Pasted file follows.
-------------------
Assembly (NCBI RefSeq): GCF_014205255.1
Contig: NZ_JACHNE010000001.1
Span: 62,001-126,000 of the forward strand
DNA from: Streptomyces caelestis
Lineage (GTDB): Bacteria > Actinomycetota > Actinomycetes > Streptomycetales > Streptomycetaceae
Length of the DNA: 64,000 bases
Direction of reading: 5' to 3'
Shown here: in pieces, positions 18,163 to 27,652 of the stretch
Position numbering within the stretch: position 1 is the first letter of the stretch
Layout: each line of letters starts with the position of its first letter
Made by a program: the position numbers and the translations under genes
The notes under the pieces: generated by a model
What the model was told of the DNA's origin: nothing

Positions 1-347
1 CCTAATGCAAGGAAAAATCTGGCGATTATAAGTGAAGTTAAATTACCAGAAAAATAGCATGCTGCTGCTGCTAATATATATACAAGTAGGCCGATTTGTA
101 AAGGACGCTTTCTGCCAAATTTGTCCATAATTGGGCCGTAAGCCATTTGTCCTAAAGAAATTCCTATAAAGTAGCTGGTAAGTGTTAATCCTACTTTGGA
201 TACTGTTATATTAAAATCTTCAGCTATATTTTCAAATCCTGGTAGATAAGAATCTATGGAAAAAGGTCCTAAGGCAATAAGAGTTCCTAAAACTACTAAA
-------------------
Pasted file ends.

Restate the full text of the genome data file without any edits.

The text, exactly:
Assembly (NCBI RefSeq): GCF_014205255.1
Contig: NZ_JACHNE010000001.1
Span: 62,001-126,000 of the forward strand
DNA from: Streptomyces caelestis
Lineage (GTDB): Bacteria > Actinomycetota > Actinomycetes > Streptomycetales > Streptomycetaceae
Length of the DNA: 64,000 bases
Direction of reading: 5' to 3'
Shown here: in pieces, positions 18,163 to 27,652 of the stretch
Position numbering within the stretch: position 1 is the first letter of the stretch
Layout: each line of letters starts with the position of its first letter
Made by a program: the position numbers and the translations under genes
The notes under the pieces: generated by a model
What the model was told of the DNA's origin: nothing

Positions 1-347
1 CCTAATGCAAGGAAAAATCTGGCGATTATAAGTGAAGTTAAATTACCAGAAAAATAGCATGCTGCTGCTGCTAATATATATACAAGTAGGCCGATTTGTA
101 AAGGACGCTTTCTGCCAAATTTGTCCATAATTGGGCCGTAAGCCATTTGTCCTAAAGAAATTCCTATAAAGTAGCTGGTAAGTGTTAATCCTACTTTGGA
201 TACTGTTATATTAAAATCTTCAGCTATATTTTCAAATCCTGGTAGATAAGAATCTATGGAAAAAGGTCCTAAGGCAATAAGAGTTCCTAAAACTACTAAA